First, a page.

How architecture can elevate the learning experience

Case study: Worlds of Play | Toy museum

When we think of the development of children we very quickly think of classroom education and we sometimes forget that playing and interacting with the world and other people is an important part of this education. This aspect is actually crucial for their development.
This is where this project comes into play. We call it “Worlds of Play”: a floating toy museum conceived to engage visitors by shifting from static toys to a dynamic playground where interactivity and interaction are key. The essence of “World of Play” is representing the world of imagination.

Don’t touch. Touch, Look and Feel!

The way we have become accustomed to dealing with museums is the don’t touch signs and the one-way educational experience. This method is outdated and education is becoming more engaging, experiential and fun. This floating toy museum taps into childhood memories of playing in the water and this reference is brought back through the bubble shaped structures. The bubbles are arranged in a dynamic order, some are immersed in the water, some are floating on or above the water, some are attached to each other and some others are in dependent from other bubbles.
The structure of the space is designed in a way that it limits the exposure to cold in the winter and heat in the summer, therefore minimizing its impact on the environment and saving 30 % net energy annually.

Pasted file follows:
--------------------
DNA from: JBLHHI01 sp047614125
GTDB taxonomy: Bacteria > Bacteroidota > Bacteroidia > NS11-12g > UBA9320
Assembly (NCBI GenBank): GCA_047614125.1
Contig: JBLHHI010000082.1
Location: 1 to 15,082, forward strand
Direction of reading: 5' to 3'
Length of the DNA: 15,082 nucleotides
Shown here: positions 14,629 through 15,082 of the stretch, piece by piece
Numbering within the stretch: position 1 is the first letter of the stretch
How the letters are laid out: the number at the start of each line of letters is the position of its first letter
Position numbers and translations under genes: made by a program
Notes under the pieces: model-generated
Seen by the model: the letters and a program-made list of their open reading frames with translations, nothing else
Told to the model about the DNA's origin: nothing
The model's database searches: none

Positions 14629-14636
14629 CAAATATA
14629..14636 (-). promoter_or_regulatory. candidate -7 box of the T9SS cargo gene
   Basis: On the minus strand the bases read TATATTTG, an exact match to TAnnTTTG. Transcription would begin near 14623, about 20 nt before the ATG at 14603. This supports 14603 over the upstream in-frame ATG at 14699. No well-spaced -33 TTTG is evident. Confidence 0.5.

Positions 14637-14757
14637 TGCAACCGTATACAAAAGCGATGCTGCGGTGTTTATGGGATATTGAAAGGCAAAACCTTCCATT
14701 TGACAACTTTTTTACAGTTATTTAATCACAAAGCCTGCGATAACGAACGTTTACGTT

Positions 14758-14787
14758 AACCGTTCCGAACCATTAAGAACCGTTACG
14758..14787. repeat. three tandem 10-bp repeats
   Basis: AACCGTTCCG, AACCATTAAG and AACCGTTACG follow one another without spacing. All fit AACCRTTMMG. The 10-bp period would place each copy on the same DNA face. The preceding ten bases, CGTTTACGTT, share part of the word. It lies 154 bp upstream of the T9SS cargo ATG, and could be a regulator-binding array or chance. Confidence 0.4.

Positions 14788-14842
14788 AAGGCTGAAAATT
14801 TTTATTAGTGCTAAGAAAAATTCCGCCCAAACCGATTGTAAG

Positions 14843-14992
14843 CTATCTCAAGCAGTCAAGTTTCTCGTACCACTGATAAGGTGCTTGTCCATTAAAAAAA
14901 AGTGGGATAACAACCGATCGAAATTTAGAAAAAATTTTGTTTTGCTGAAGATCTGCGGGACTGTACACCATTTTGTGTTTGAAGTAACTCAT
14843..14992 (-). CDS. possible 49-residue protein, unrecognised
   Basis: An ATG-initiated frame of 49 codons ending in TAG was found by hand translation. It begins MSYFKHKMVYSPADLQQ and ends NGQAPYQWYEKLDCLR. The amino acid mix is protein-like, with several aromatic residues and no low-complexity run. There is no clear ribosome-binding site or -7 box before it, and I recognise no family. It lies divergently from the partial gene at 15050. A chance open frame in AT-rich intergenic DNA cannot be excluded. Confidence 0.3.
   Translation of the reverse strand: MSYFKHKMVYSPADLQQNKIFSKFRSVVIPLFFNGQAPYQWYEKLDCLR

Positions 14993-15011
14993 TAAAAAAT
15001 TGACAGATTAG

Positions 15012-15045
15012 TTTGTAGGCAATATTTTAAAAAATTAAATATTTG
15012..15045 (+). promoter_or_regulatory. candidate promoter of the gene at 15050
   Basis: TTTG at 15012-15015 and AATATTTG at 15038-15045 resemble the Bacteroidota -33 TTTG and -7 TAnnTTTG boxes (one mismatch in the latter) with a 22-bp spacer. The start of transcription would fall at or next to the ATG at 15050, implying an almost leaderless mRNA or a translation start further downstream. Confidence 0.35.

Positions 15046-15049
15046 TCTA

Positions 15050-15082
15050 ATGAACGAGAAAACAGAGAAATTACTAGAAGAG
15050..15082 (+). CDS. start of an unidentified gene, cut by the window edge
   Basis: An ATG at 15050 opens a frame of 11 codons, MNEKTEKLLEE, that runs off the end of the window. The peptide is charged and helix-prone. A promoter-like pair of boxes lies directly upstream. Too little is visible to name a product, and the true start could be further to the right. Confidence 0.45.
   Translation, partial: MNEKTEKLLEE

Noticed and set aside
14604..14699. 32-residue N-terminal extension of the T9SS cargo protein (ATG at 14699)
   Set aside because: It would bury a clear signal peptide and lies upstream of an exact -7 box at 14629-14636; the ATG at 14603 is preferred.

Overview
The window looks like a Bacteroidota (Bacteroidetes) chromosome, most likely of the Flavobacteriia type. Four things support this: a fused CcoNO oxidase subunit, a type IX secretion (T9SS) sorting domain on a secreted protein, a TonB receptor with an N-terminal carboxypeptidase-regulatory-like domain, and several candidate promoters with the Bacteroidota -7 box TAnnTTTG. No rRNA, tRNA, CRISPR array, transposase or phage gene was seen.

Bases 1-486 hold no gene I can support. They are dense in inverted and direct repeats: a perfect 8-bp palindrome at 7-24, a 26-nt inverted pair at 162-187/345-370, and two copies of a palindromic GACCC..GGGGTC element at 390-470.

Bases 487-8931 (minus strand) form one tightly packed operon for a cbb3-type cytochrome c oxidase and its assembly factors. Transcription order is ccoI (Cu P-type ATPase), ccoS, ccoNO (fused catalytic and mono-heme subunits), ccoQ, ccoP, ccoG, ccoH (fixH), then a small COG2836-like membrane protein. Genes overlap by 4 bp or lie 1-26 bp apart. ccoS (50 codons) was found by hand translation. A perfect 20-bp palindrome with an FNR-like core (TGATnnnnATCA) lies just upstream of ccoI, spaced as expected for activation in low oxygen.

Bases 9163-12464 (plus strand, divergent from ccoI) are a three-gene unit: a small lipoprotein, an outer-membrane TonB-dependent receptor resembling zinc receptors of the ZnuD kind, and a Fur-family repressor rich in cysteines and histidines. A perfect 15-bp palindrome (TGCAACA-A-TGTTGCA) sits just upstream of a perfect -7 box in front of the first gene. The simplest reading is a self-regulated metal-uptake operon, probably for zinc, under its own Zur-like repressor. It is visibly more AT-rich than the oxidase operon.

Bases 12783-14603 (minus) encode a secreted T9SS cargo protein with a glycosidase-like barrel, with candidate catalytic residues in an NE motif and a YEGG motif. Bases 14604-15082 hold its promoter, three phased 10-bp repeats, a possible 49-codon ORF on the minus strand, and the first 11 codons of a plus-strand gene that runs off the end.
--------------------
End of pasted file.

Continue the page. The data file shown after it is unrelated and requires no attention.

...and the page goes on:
Within every bubble you will find a different world, even though from the outside it looks like one uniform design. Once 
you enter each bubble you will discover stairs, moving platforms,  slides, nets, ramps, and so on, that will tap into the rich imagination of each individual child and encourage them to play.

Go Outside
The café’s bubble’s roof is even designed to open up when the weather allows. This refers back to this child memory of playing outside, which is a counter approach to the gaming and staying inside trend that is continuously shaping the way our children “play”.
According to research of Jantje Beton (2018), 75% of children claim to feel happy when having played outside.

Living Architecture
When it comes to the mobility of the bubbles, they can go from a circle shaped structure, to a linear composition because of their detachable function. For this reason, some of the bubbles can also detach completely and be used as a pop-up travelling exhibition around the canals of Amsterdam.

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